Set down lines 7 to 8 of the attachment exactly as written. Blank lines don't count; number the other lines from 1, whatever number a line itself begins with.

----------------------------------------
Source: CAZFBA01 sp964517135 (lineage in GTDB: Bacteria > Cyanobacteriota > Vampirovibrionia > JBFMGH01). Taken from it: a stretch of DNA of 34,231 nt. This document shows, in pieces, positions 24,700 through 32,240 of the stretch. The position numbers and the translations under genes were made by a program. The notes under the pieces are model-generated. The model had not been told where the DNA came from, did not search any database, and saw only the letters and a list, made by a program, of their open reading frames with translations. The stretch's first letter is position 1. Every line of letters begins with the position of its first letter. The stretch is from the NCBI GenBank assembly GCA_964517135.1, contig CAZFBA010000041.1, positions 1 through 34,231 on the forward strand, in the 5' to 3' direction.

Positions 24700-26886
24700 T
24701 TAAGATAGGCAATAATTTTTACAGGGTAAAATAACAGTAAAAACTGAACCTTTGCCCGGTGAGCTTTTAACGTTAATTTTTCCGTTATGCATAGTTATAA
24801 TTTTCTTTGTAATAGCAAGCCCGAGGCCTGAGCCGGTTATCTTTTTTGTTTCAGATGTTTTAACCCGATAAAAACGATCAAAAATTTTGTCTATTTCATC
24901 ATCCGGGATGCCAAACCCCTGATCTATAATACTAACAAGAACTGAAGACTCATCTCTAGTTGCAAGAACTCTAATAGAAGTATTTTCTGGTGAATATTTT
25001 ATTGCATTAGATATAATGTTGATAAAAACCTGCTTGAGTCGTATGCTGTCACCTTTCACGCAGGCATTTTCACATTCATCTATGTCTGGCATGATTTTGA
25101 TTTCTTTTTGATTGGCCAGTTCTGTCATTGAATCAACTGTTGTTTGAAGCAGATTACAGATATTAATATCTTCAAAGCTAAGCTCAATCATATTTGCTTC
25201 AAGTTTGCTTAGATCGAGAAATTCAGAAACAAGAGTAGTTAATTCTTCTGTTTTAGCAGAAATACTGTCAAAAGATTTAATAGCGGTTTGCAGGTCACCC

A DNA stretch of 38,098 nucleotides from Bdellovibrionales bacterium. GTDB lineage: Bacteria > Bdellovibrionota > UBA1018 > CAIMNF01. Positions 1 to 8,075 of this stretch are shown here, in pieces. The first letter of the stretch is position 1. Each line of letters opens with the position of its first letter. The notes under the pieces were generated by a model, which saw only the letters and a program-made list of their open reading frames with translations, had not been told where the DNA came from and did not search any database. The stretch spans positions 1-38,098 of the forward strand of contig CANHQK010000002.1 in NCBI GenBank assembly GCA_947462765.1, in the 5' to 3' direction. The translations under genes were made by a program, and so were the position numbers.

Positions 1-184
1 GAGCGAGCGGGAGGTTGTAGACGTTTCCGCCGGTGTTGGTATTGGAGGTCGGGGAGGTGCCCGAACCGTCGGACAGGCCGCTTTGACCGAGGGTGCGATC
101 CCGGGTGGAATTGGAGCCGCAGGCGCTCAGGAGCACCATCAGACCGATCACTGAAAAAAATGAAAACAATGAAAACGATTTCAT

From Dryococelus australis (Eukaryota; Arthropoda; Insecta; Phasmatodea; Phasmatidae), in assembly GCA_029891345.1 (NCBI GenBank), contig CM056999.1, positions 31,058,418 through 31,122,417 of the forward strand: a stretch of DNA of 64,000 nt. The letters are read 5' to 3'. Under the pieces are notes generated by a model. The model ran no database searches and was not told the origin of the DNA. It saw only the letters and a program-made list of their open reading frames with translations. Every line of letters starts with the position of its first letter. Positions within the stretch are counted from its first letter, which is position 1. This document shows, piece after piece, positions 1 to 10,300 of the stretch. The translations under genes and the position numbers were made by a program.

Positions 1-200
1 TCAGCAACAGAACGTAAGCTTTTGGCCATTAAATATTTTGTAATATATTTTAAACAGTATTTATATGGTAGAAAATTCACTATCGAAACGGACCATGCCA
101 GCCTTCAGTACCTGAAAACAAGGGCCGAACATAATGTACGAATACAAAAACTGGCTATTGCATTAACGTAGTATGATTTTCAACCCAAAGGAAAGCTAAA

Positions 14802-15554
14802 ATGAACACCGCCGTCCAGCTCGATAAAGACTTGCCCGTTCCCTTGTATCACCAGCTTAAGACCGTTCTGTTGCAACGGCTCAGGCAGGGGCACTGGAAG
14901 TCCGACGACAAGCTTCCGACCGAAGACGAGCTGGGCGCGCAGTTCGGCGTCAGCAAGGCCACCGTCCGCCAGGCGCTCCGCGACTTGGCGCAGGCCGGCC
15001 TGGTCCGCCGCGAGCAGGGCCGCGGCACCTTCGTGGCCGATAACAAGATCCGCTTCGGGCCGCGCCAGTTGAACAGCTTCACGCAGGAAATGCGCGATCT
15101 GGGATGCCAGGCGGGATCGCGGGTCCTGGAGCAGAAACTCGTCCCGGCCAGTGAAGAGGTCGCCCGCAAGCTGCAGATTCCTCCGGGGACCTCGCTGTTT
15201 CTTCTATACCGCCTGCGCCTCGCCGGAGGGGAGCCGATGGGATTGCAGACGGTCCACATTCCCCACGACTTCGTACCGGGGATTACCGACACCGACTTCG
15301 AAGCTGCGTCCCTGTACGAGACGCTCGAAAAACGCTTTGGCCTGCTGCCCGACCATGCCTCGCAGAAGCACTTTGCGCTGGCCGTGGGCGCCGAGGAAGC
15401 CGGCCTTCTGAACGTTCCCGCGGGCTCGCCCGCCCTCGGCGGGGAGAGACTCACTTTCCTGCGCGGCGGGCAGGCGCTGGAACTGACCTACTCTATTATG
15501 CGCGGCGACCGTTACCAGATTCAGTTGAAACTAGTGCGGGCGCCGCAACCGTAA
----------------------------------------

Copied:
25001 ATTGCATTAGATATAATGTTGATAAAAACCTGCTTGAGTCGTATGCTGTCACCTTTCACGCAGGCATTTTCACATTCATCTATGTCTGGCATGATTTTGA
25101 TTTCTTTTTGATTGGCCAGTTCTGTCATTGAATCAACTGTTGTTTGAAGCAGATTACAGATATTAATATCTTCAAAGCTAAGCTCAATCATATTTGCTTC